It’s odd– I could identify with her response.  When I was in France and tip-toeing through the bottom gallery of the Pompidou with its video installations talking in the distance, rope trailing across the floor from another installation, and Marcel Duchamp’s up-ended unicycle pointing upwards, I missed having someone’s hand to hold and guide me through this separate world gone strange–  I think each piece was interesting and wouldn’t have intimidated me on its own, but the overlapping of such disparate visions was jarring, and being alone in the mostly empty (except for video-installation faces talking at me) gallery didn’t help.  Company helps in reinforcing reality of a kind–depending on the company I guess.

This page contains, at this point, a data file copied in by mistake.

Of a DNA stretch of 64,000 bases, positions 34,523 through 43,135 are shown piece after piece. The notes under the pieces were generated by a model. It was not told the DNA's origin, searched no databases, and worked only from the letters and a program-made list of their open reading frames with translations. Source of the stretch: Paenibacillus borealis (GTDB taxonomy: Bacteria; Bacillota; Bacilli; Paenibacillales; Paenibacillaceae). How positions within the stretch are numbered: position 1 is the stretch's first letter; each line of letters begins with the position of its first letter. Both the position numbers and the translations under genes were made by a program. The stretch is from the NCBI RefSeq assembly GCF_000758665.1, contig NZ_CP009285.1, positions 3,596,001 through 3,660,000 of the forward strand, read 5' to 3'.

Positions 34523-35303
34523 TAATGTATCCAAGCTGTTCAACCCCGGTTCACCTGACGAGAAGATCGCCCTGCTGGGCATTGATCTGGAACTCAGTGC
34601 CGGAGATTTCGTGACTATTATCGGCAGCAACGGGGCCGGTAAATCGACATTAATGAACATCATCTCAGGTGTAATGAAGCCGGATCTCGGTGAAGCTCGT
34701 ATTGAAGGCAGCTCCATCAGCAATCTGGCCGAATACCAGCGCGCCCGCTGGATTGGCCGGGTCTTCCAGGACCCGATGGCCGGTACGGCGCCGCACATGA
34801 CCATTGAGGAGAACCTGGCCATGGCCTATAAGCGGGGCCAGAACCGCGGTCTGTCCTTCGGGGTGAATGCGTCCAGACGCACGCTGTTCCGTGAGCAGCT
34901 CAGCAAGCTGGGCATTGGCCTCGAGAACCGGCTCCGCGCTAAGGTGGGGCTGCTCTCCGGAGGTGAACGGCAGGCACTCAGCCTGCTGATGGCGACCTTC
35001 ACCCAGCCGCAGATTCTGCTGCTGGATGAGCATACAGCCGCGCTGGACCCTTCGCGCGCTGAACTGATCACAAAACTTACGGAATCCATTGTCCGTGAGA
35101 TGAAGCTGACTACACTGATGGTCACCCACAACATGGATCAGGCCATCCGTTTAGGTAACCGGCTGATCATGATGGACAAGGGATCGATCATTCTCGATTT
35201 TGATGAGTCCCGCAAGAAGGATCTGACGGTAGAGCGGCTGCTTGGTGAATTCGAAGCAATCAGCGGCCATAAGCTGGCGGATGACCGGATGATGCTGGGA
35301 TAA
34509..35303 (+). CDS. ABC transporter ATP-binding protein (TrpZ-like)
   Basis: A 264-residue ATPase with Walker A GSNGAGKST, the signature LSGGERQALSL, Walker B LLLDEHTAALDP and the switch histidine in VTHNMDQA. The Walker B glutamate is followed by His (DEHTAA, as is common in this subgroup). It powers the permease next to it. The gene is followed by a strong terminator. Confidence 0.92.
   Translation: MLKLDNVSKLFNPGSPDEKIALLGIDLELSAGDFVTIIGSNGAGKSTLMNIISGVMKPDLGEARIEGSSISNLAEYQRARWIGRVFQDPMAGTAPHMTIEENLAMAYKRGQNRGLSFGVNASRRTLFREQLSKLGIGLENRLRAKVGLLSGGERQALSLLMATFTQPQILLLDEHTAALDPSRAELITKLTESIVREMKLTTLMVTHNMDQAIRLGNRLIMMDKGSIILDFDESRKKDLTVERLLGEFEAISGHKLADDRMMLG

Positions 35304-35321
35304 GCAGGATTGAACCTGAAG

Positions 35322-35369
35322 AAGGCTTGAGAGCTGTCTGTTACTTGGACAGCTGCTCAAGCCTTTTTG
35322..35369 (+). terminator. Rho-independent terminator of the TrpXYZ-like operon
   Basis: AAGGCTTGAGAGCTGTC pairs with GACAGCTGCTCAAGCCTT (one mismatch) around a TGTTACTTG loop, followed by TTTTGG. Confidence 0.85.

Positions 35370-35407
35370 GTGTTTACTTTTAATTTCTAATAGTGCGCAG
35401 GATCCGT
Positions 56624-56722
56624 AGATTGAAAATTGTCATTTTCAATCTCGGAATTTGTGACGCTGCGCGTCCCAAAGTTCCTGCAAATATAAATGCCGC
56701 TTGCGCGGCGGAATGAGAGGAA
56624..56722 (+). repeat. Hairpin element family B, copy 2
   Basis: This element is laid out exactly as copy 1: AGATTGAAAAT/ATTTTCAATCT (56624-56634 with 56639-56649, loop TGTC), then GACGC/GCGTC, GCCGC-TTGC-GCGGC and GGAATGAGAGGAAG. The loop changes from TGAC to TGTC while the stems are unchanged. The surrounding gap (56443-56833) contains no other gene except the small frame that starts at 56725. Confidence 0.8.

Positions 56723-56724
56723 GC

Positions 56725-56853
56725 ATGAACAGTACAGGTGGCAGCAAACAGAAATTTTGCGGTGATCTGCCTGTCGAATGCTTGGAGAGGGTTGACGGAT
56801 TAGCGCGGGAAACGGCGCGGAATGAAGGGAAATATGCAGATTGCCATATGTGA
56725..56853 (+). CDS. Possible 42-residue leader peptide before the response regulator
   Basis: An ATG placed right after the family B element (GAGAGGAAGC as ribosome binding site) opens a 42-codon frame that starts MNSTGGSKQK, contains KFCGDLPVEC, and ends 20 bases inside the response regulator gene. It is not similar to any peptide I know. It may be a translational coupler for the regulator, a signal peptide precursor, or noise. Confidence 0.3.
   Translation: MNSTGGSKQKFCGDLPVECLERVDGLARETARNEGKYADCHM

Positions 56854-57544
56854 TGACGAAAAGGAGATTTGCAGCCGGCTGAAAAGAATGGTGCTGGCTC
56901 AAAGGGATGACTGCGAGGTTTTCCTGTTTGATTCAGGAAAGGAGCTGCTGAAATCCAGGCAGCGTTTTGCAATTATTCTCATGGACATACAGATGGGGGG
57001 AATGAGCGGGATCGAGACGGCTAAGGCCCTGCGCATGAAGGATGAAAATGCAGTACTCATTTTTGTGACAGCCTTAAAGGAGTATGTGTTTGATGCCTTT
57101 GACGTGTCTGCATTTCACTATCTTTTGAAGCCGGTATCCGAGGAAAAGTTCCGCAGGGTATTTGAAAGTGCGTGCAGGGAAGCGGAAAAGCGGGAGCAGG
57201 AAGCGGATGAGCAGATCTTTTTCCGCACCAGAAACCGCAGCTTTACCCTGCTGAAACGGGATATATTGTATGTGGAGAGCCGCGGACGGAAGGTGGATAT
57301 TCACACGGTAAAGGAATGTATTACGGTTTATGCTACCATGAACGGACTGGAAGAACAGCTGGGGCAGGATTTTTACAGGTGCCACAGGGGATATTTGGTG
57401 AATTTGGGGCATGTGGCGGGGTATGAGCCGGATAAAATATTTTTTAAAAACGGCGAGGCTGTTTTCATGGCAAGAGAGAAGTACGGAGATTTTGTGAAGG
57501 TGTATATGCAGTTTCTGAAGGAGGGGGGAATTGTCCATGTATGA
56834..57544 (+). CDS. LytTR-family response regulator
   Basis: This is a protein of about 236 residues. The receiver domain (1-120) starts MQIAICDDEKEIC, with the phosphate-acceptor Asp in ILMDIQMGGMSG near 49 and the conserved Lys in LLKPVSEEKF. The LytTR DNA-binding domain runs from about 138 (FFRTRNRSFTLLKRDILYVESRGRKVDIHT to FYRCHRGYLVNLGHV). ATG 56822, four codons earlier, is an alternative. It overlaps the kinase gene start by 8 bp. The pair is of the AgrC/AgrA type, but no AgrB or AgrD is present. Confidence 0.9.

Anyway, I so often feel rather Piglet-ish– a very very small person in a very very big world, that it humbles me when a smaller hand than mine holds onto my little finger for consolation.  I used to find it frightening– being the grown up for my children.  I still do somewhat, but I guess I’ve learned from being my younger cousin’s pillow on long car rides, and teaching, that it’s something I can sort of do– pillow-service is easy– just stay still and try not to mind appendages falling asleep, though peed pants still freak me out, and my ability to perform stern reprimands still needs a bit more brimstone.

I held B’s hand through the rest of the exhibition until we came out into the light of the courtyard, descended the stairs and she cheered up with lunch.

Free Rice

June 2019